Juechter's enthusiasm for Corvette performance became obvious soon after he arrived at the Corvette Corral in the paddock at Sebring. After showing up in one of the new GT1 Championship Edition C6s, he tore off to retrieve the inside cover of a Z06 center-console lid. He then tracked down Jan Magnussen to have the Danish driver autograph the part. "Nrbrgring, June 23, 2005, 7:42.99," wrote Magnussen in white ink.

The console was from the prototype Magnussen had famously piloted around the German track during Z06 development testing in 2005. The car had been scheduled for crushing, but Juechter had learned of the plan and managed to liberate this single piece for posterity.

After Magnussen signed the part, Juechter teased him about possibly improving his time at the Ring. The C6.R pilot immediately responded that he thought he could lap a ZR1 into the seven "teens" with no problem. Now that we would pay to see.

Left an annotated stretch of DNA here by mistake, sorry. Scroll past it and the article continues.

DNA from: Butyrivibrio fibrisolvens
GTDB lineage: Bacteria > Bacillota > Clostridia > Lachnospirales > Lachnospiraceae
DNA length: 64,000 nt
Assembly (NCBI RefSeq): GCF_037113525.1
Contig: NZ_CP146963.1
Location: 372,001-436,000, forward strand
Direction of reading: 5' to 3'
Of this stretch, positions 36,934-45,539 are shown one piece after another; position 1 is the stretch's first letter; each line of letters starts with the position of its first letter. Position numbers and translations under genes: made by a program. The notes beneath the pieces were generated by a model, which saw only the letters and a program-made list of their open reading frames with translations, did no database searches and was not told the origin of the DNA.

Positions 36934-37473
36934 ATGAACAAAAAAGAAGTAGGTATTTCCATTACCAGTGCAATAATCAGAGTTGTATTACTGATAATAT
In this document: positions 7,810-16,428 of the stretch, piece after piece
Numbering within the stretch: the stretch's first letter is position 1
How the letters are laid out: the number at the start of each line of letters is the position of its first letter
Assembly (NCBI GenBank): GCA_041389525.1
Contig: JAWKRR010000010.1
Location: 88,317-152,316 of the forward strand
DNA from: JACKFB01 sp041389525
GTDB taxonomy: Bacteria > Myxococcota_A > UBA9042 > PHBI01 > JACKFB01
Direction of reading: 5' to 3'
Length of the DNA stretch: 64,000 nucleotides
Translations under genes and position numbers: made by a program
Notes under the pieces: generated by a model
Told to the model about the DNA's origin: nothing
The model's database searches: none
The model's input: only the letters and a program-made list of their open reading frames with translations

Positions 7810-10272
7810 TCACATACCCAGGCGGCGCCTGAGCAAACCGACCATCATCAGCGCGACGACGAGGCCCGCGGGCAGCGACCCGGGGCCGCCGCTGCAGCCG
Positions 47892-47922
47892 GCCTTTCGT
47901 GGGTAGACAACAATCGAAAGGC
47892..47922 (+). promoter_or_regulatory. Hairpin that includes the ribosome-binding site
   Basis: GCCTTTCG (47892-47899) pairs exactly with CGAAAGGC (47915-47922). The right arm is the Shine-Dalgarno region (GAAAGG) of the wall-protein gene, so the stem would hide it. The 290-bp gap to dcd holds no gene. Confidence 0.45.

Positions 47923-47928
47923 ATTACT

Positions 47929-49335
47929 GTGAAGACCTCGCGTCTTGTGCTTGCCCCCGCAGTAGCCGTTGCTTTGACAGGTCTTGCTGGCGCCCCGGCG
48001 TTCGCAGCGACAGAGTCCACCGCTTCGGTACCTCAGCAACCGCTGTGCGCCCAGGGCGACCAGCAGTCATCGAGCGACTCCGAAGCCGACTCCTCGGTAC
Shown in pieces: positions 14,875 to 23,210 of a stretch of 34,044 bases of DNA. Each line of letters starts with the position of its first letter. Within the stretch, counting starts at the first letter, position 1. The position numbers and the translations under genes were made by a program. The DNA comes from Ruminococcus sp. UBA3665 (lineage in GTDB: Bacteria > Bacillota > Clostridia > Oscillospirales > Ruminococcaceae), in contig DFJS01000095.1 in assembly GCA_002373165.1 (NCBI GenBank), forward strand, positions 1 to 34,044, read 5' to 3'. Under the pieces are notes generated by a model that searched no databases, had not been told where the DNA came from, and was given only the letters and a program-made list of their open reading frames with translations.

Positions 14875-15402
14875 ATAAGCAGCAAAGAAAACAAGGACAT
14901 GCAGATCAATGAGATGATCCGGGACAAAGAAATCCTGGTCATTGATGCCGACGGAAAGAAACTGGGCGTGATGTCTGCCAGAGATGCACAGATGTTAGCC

GT1 Edition Rolls Out At SebringCorvette Racing has dominated production-based sports-car competition over the last decade, collecting eight ALMS GT1 manufacturer and team championships, five 24 Hours of Le Mans class trophies, and 74 class race wins. Now, Chevy has decided to share some of that racing excitement with its customers by releasing a limited-production GT1 Championship Edition package for the C6 street car. (For more on RPO GT1 and its contents, see the "Currents" section of our last issue.)

The package's official unveiling occurred at Sebring on Friday, when six cars equipped with RPO GT1 were driven into the paddock by the six drivers of the Corvette Racing team. After an autograph session, the drivers climbed back into their special mounts and pedaled over to the Sebring Corvette Corral to show off the cars to the Vette faithful. The real C6.Rs, meanwhile, have been repainted in special black (No. 4) and yellow (No. 3) "GT1 Edition" livery.